The economic downturn, plans for new copyright legislation limiting artists' compensation for use of their work, cutbacks in provincial and federal budgets, and municipal belt-tightening on perennially under-funded cultural activities and library acquisition programs all spelled more bad news in 2009 for the already vulnerable climate for translation exchange in Canada. In March, the federal minister of Canadian heritage and official languages announced new investments in literary translation through the creation of the National Translation Program for Book [End Page 218] Publishing, designed to increase the availability of Canadian books in both official languages. Under most governments, this would have been very good news indeed. A program to encourage the translation of our Canadian classics in French and English could make a wonderful contribution to revitalizing Canadians' knowledge and appreciation of each other's culture. At present only approximately one-third of books franco-phones and anglophones consider significant are accessible through translation to readers of the other official language. Worse still, of those translations, many are no longer in circulation. However, in the kind of hypocritical sleight of hand typical of the present Conservative government, this new investment was jeopardized almost immediately by another, less publicly announced decision to downgrade government support for literary book publishing. Publishers having trouble making ends meet tend to reduce their publication lists. Will new translations be a priority?
For the moment, the new funds for translations appear to have little effect on reversing the anglophone trend to fewer translations. Submissions to the 2010 Governor General's Awards in translation (many of which were published in 2009) marked an all-time low at fifteen, compared to eighteen last year, for the French-into-English translation category. The situation is somewhat better into French with twenty-seven books, but this is down from thirty in 2009. Market factors, additional support from the Quebec government, and the fact that Quebec presses have traditionally published more translations in the topical essay category have kept English-French translation more active. From the point of view of cultural exchange, however, the overall trend is an insidious weakening of reciprocity. While the francophone minority culture remains open and interested in the majority's literary culture, Canadian anglophones are being increasingly deprived of information about their francophone compatriots. Not surprising, in such a context, translation itself is still struggling to gain the recognition it deserves as a cultural activity. This is true even within the artistic community itself. For example, the Creators' Copyright Coalition points out that the proposed changes to Canada's copyright law will jeopardize the economic survival of 'Canadian artists, writers, photographers, visual artists, directors, composers, musicians and performers, a group representing more than 100,000 professional creators.' Curiously, translators do not merit mention among the creators listed in the communiqué, even though the Literary Translator's Association of Canada is one of the sixteen arts groups making up the coalition!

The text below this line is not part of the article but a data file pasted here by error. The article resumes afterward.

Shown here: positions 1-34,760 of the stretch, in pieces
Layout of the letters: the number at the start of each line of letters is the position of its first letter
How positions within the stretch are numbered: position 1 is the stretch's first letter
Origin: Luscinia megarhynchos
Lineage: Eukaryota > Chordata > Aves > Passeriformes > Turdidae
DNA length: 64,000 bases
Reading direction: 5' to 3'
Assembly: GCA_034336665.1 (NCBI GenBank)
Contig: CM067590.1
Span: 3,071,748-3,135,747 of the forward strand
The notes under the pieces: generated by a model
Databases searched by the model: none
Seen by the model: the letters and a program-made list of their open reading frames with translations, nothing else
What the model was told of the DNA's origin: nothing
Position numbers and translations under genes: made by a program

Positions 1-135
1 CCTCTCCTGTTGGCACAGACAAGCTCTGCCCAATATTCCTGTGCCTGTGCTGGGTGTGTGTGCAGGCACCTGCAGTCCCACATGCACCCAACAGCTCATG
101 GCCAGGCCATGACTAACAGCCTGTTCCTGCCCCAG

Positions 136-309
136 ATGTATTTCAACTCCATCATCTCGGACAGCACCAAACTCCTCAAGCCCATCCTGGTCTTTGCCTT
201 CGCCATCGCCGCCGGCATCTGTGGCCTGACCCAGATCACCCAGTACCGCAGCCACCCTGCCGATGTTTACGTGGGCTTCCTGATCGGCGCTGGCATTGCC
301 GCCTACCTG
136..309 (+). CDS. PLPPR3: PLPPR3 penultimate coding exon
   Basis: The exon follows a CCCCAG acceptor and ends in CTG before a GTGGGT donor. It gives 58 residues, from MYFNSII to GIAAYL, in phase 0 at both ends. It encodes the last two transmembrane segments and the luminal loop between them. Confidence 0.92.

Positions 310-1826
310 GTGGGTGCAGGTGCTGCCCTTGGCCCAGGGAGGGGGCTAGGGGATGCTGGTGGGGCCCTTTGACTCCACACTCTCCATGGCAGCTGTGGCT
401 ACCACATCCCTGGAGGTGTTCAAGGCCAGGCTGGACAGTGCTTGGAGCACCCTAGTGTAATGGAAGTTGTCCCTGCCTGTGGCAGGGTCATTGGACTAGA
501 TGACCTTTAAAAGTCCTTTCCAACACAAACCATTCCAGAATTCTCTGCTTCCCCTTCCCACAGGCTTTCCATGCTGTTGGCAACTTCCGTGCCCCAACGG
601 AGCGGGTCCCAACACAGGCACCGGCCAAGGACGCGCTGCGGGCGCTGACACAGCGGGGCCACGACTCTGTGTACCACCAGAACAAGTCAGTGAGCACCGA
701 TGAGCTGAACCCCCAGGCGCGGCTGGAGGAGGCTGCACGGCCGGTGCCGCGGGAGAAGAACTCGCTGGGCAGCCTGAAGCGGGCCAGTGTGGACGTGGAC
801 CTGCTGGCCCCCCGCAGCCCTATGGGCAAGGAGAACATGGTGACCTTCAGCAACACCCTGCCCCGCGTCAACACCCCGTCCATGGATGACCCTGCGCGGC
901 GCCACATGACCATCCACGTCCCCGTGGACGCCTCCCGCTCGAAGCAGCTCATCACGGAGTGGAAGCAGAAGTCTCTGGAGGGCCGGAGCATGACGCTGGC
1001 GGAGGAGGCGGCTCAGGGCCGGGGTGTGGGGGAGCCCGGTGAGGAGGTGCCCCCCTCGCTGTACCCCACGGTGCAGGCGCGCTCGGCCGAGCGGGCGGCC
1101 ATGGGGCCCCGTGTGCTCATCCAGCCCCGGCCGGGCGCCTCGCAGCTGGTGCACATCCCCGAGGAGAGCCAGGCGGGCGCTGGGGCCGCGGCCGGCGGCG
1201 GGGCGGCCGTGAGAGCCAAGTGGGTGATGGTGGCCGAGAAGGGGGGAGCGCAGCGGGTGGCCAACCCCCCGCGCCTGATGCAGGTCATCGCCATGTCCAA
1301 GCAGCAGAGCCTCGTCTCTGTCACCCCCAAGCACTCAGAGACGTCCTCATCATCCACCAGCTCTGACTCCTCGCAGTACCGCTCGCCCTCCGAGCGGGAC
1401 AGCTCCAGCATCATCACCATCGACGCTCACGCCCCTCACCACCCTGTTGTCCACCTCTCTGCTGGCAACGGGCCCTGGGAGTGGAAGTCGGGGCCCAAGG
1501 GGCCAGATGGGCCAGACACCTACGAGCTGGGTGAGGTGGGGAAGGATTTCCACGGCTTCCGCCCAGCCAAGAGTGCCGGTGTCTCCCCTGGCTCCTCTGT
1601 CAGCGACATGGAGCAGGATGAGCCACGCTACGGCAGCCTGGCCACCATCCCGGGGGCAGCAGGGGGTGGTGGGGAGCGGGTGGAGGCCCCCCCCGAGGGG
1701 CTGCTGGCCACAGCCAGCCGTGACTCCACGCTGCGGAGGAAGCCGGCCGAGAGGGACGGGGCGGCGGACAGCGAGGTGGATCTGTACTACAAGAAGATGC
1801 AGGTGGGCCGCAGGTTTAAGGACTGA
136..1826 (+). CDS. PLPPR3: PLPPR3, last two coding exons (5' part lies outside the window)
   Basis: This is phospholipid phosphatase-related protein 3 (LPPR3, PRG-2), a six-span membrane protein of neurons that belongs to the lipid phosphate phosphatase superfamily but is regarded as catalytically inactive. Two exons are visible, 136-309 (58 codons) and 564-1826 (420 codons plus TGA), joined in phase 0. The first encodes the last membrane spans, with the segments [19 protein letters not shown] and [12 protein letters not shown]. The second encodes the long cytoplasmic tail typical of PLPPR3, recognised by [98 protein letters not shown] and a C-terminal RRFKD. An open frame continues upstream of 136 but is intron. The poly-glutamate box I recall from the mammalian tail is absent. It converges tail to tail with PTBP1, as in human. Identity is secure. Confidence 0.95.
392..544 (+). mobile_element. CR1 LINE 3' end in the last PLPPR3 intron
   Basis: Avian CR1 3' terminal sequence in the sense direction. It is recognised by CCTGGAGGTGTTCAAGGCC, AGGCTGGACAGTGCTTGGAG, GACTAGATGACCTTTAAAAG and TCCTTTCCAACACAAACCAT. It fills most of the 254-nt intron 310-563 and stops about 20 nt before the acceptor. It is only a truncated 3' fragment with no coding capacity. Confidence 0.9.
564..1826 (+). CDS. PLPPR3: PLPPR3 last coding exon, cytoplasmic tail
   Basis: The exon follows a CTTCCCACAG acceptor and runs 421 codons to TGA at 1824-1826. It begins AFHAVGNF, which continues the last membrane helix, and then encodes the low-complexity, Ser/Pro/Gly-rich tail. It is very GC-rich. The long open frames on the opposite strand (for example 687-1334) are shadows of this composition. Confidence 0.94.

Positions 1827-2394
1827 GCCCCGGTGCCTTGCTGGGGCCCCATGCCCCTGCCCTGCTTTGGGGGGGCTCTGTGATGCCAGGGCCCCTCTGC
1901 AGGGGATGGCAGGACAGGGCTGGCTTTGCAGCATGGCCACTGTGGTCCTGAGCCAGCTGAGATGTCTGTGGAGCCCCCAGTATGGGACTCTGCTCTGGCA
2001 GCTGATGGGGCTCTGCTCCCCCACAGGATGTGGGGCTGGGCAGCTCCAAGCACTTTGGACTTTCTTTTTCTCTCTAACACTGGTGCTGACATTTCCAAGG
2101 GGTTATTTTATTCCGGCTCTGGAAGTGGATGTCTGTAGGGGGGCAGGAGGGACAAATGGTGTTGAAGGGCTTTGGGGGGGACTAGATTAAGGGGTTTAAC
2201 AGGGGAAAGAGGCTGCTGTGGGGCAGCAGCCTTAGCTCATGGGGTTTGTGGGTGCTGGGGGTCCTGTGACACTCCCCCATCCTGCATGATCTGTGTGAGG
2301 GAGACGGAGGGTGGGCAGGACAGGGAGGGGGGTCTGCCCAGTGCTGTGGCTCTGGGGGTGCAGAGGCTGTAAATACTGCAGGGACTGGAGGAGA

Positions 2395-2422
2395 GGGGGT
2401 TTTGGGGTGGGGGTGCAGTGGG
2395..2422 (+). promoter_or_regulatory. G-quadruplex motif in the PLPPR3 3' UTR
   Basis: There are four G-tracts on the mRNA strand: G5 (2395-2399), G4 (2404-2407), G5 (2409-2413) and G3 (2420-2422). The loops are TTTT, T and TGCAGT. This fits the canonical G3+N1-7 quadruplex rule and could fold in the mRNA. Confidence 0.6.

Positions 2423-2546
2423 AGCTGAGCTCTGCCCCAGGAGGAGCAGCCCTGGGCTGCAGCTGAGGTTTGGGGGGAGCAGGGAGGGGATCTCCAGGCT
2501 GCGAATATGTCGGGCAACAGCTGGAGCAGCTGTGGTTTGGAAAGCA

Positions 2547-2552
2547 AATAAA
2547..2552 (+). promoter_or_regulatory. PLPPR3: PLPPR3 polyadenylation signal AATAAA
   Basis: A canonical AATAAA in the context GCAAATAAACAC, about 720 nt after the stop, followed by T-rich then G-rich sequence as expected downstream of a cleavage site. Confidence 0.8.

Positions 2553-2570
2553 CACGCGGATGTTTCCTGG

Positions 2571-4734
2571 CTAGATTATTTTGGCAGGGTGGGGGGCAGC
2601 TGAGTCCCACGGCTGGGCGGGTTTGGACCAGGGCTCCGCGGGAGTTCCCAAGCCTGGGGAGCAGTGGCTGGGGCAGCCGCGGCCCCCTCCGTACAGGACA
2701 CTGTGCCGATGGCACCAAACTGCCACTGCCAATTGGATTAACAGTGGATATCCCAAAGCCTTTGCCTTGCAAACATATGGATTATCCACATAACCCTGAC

The Canada Council, given the responsibility for implementing the new National Translation Program for Book Publishing, will need to do more than advertise the 'butterfly effect' of translation, to improve an increasingly desperate situation. Inevitably translation quality is also suffering. The Canada Council pilot project to fund a revision process for [End Page 219] translations is a step in the right direction. Since the process is optional, and there are fewer and fewer translations being published into English, however, the effects maywell be disappointing. For such a project to be successful, quality control would have to be an integral part of the grant awarding process. Translation quality is vital for to cultural exchange within Canada, where sensitive readings can facilitate cultural dialogue, and inappropriate or sloppy translations can stir intercultural animosity. Less acknowledged is the fact that translation quality also exerts a critical influence on how our writers' works circulate abroad. For a Canadian author, both English and French open the doors to a broad international audience, not just among anglophones and francophones the world over, but to specific international translation relay networks. A Canadian novel in French, available in English translation, for instance, is more likely to be picked up by Nordic language presses. Similarly, works written in English...